And that's why Captain Marvel has been such a disappointment.  This was a big opportunity, and it didn't really pay off. Fortunately, the MCU provides a lot of second chances.  There's still time to do better and to make her a character worth caring about, as well as a hero worth rooting for.  There's still time to get to know Carol Danvers. I just wish it could have happened in the movie that has her name on it.  

Thursday, June 27, 2019

My Top Ten Films of 1977

This is part of my continuing series looking back on films from the years before I began this blog. The ten films below are unranked and listed in no particular order. Enjoy.  

Close Encounters of the Third Kind - Wonder is the quality that I most closely associate with Steven Spielberg films, and "Close Encounters" has some of the most spellbinding examples ever put on celluloid.  For years, every time I came across a broadcast, I had to watch it through to the end so I could see the mothership arrive at Devil's Tower and witness the amazing first contact scenario play out. No other film has ever done UFOs quite like this, and no other film has used music quite like this, or offered such a vision of the best impulses of humanity - one that feels almost alien today.

3 Women - Robert Altman's riff on "Persona" puts Shelly Duvall and Sissy Spacek together in an unsettling desert town, where they form a strange bond that changes them both drastically.  Full of dreamlike imagery and symbols of the subconscious, this is among the most un-Altman-like of Robert Altman's films. However, it reflects his cinematic versatility and his love of actors.  Duvall and Spacek deliver some of their best performances here, creating a fascinating mystery out of their characters' relationship. Answers are few, but the mysteries remain haunting and unforgettable.  

Star Wars - It's easy to forget that the original "Star Wars" was just a fun space adventure romp for kids, one that happened to feature cooler special effects than most.  Everything looks terribly dated now, but the hijinks during the prison break, and the bickering heroes, and the silly sidekicks are still terribly charming and watchable. There's a twinkle in Alec Guinness's eye and smirk on Harrison Ford's face to remind us to not take all this babble about space wizards too seriously.  And yet, between the John Williams score and the glittering lightsaber sparks, how could you not get carried away?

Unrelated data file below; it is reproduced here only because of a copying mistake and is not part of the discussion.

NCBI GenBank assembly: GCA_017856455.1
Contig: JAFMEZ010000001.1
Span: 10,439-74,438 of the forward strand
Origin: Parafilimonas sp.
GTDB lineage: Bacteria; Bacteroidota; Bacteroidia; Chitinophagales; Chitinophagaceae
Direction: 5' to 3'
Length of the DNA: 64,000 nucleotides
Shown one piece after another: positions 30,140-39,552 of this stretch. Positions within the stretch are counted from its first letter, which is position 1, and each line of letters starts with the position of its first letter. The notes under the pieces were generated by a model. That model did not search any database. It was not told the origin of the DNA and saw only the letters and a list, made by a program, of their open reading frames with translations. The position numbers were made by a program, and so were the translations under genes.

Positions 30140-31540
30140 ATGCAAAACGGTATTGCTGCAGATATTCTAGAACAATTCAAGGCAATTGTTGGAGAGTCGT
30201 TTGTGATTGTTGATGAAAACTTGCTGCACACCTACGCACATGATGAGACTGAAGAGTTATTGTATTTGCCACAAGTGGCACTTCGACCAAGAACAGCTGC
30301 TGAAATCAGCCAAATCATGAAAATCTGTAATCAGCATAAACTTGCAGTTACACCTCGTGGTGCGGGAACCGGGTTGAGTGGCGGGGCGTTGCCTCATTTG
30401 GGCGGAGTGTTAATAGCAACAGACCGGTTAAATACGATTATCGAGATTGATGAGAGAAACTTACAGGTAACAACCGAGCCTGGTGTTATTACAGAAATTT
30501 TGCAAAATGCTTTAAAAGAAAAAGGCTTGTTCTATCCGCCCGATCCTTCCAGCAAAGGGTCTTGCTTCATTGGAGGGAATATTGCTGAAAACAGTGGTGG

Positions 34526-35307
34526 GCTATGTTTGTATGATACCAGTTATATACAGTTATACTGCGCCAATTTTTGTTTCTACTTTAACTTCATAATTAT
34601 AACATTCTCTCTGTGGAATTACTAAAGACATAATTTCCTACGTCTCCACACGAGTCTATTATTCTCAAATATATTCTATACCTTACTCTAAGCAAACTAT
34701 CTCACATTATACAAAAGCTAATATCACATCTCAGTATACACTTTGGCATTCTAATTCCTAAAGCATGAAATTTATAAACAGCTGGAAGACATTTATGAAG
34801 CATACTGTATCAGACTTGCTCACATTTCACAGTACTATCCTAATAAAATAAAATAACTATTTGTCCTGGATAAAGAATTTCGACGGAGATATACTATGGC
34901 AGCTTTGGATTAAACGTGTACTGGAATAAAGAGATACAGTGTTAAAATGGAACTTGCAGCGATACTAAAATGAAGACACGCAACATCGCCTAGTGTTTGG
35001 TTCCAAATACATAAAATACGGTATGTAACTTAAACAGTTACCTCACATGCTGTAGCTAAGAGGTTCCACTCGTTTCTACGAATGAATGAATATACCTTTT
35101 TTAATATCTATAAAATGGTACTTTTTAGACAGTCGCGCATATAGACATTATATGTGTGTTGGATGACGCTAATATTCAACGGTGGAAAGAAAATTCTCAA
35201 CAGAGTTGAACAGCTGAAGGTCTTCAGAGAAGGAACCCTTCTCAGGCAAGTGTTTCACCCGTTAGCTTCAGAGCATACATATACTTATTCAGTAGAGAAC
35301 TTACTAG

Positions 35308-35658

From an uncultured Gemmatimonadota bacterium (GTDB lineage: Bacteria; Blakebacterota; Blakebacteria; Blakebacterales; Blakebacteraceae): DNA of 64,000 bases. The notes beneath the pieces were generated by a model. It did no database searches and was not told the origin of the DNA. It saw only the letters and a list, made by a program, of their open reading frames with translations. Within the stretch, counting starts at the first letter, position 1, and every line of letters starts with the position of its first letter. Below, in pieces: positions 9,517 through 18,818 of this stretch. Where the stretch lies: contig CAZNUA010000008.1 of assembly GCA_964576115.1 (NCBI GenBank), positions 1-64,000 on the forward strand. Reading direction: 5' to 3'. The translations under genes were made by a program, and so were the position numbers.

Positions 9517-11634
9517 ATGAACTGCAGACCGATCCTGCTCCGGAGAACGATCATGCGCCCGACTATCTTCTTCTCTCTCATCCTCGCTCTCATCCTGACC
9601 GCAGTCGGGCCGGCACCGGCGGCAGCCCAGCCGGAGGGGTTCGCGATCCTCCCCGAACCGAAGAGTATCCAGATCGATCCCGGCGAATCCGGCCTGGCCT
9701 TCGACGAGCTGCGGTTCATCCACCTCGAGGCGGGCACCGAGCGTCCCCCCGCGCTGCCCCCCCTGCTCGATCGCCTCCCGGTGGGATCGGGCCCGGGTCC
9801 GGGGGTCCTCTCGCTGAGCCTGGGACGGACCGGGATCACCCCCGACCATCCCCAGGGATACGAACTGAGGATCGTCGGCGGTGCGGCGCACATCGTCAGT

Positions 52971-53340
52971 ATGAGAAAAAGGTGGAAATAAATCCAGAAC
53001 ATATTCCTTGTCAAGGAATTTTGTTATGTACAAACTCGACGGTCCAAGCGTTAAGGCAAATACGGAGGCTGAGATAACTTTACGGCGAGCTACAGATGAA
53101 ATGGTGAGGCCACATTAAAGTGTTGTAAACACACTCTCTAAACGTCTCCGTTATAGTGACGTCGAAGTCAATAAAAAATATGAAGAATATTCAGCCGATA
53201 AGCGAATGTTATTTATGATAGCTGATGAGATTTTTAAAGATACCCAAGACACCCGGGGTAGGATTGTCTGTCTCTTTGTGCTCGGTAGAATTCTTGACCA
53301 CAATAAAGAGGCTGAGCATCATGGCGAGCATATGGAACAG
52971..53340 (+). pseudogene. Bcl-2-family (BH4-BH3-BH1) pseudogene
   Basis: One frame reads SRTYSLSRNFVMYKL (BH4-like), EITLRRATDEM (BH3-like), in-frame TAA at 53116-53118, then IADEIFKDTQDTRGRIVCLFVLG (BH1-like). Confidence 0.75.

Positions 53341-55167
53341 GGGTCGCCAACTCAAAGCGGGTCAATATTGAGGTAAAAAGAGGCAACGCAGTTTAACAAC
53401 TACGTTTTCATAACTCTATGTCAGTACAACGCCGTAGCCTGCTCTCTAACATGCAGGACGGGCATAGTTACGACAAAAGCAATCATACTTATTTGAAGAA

Annie Hall - The greatness of "Annie Hall" doesn't come from the fourth wall breaking, the psychoanalytical self-awareness, the wonderful wordplay, or even the performance of Diane Keaton as the magnetic Annie.  What sets the film apart is that the relationship feels so true to life. Even if the particulars of the events are clearly made up, and there's all kinds of cinematic trickery in the portrayal of them, the film has an emotional realism that few other cinema romances have ever captured.  Annie and Alvy fall in love and then fall out of love, simply because that's what people do.

Eraserhead - To try and describe David Lynch's "Eraserhead" is an exercise in folly.  To try and interpret it may be even moreso. However, it remains an unusually effective art film that is never trying to be anything but an art film, and is one of the key early works of David Lynch.  His first feature film, made when he was still a student at AFI, is characterized by an absorbing strangeness and sense of overwhelming alienation. Its horrors are both immediate and existential, familiar and yet difficult to parse.  And as with all of Lynch's work, it really is the sound design that ties the whole thing together.

Stroszek - An immigrant comes to America to make a new life for himself.  However, as this is a story told by Werner Herzog, the immigrant is an awkward simpleton played by Bruno S., and America is not a land of opportunity, but rather a path to the hero's eventual spiritual and financial ruin.  There's no malice or judgment to the depiction, however, but rather a dispassionate, occasionally absurdist view of the unfolding tragedy. In other words, Herzog's usual modus operandi. It's fascinating to see such a familiar narrative turned on its head, and presented through a New German Cinema lens.     

House - Somehow "Eraserhead" wasn't the  strangest movie made in 1977. No, that title belongs to the Japanese horror movie "House," about a group of schoolgirls who embark on one of the weirdest, wildest journeys in all of Japanese cinema.  The girls have to contend with an evil house that wants to eat them, full of possessed furniture and fixtures. Outside of a few experimental short films, I can't think of any film that goes to the stylistic extremes that "House" does, with its mixed media monsters and parade of gruesome deaths.  It's part cartoon, part slasher, and all kinds of delightful nonsense.